Exhibitions | Exploring Bally

Bernard Villemot, 
– La mappemonde, 1988

Bally – Swiss Shoes Since 1851
Museum für Gestaltung Zürich
Zürich | Switzerland
14 March > 11 August 2019

Thomas Cugini,
fashion photography
SS 1970, 1970

In 1953, Sir Edmund Hillary and Tensing Norgay conquered Everest in Bally boots. Synonymous with functionality, modernity and refined design, Bally’s finely-crafted, high-traction hiking boot is now commonly seen walking city streets.

The international luxury goods brand was founded as a shoe manufacturer in a small Swiss village in 1851. Now based in Milan, but still with shoes at its core, Bally creates two new collections per year that include women’s and men’s bags and accessories, as well as women’s ready-to-wear fashion. Championing exploration, discovery, and sport, its expanding range includes military and sports shoes.

Bally ski boot, 1930s

Pioneering from the beginning: despite resistance from the local shoemakers’ guild, Carl Franz Bally organised his company’s shoe production along industrial lines. He was a progressive employer, who, with remarkable foresight realised that his factory workers would be happier (and healthier) with comfortable conditions and access to decent food. The canteen Bally established for them in 1879, was replaced in 1915 by The Kosthaus. Set in parkland, it was an early commission for Karl Moser, who would later be hailed as one of the fathers of Swiss modernism. It included a large dining room, rooms that could be rented and showers for use by Bally employees, who nicknamed it the Parkhotel.

The Subtle Art of
Shoe Caring,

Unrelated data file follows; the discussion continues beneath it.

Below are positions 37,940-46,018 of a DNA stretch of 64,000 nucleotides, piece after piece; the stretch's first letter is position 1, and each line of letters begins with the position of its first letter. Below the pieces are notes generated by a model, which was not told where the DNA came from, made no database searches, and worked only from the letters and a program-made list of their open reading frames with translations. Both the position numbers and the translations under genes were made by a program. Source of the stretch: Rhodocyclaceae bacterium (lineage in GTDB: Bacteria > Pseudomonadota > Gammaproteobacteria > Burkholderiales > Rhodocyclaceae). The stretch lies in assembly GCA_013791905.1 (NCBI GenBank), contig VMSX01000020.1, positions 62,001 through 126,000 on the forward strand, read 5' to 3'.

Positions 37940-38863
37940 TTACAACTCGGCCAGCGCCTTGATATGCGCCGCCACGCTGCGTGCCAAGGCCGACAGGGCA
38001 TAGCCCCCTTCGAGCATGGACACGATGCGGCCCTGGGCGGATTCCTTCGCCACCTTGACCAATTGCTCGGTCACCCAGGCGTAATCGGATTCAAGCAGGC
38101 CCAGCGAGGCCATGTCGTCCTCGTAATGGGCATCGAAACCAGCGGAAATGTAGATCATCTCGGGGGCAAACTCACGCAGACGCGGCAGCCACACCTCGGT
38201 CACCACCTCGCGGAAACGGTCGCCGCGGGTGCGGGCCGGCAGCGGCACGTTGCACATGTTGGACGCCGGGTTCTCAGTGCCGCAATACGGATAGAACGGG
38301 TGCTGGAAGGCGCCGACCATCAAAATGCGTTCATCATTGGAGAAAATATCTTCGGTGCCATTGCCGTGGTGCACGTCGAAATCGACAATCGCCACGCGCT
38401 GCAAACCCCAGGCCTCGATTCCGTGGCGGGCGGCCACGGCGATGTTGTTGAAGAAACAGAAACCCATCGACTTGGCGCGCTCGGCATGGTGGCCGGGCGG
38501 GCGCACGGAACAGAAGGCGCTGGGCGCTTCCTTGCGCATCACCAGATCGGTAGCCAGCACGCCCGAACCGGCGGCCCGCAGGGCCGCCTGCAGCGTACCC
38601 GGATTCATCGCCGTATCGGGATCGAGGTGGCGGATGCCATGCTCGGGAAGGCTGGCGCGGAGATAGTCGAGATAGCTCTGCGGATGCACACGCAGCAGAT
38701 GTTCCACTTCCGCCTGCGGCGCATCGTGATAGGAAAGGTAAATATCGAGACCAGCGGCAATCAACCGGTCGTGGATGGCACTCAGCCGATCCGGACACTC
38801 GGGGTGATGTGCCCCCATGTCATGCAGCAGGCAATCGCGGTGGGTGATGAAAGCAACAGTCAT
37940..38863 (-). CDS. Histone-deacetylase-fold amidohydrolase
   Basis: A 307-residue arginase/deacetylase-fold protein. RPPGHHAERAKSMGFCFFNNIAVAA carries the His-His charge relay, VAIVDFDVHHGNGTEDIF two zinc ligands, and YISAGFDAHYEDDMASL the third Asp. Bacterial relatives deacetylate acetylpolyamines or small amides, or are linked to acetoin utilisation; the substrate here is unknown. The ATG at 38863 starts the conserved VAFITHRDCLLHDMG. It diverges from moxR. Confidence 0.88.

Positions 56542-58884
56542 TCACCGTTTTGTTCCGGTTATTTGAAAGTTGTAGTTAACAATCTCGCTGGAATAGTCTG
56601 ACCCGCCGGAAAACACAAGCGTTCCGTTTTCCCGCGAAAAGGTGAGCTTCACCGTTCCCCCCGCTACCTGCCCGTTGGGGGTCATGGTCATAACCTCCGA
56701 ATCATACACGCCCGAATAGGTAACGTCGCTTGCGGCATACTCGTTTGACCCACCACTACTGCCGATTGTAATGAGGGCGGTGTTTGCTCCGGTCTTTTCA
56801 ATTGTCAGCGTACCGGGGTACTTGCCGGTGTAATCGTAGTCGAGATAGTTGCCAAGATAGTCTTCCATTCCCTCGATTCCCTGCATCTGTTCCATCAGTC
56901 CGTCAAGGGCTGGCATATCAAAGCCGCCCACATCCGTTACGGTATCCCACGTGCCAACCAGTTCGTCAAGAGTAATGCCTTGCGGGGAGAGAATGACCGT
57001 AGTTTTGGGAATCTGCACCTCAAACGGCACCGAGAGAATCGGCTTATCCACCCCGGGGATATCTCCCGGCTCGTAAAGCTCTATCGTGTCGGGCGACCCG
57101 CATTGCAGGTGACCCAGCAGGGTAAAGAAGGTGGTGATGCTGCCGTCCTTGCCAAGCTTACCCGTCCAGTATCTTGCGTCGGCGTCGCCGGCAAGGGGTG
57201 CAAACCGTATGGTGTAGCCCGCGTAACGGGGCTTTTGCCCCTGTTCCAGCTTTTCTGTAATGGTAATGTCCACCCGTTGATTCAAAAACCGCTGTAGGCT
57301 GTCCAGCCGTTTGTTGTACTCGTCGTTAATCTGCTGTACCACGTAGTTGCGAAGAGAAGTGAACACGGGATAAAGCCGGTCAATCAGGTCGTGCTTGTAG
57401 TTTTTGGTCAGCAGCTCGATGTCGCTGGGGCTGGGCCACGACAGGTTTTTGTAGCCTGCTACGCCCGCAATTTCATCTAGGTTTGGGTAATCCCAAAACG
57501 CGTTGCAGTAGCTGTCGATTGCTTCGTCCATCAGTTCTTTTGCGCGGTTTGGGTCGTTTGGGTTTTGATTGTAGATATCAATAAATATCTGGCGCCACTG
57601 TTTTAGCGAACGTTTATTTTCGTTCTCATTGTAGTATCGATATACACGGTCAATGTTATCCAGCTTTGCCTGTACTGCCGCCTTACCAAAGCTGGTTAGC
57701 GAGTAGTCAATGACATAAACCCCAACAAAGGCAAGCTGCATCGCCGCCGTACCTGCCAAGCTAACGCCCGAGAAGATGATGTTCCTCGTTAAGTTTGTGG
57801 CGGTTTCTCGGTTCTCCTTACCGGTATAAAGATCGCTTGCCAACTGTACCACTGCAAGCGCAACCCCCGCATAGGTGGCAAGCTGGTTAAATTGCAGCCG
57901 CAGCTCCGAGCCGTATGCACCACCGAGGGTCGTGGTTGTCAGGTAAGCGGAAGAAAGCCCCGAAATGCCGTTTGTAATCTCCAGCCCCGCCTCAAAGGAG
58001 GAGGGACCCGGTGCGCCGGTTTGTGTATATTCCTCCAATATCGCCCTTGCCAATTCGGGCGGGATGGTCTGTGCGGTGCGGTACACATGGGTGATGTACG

Bally booklet, 2014

Bernard Villemot,
Bally, 1979

Bally opened its first shop in Geneva in the early 1870s. One in Buenos Aires soon followed, as well as others in Paris and London. More recently, in the 1980s, Bally was one of the first to establish an outlet in post-reform China. Its forward-thinking and modern aesthetic – reflected strongly in its graphics, as well as in its shop interiors – has continued to play a key role in its development and in the way the company presents itself. Its London flagship store was designed by David Chipperfield Architects in 2014.

Bally, Scribe
AW 2018
Photo Maurizio
Bavutti, 2018

In addition to many examples of advertising and print material, Bally – Swiss Shoes Since 1851 at Museum für Gestaltung Zürich presents a cross-section of the whole range of Bally shoes from different eras. It will start out by featuring pieces from the spring/summer 2019 collections and later update the display with others from the new autumn/winter collection.

All images courtesy Museum für Gestaltung Zürich © Bally Schuhfabriken AG

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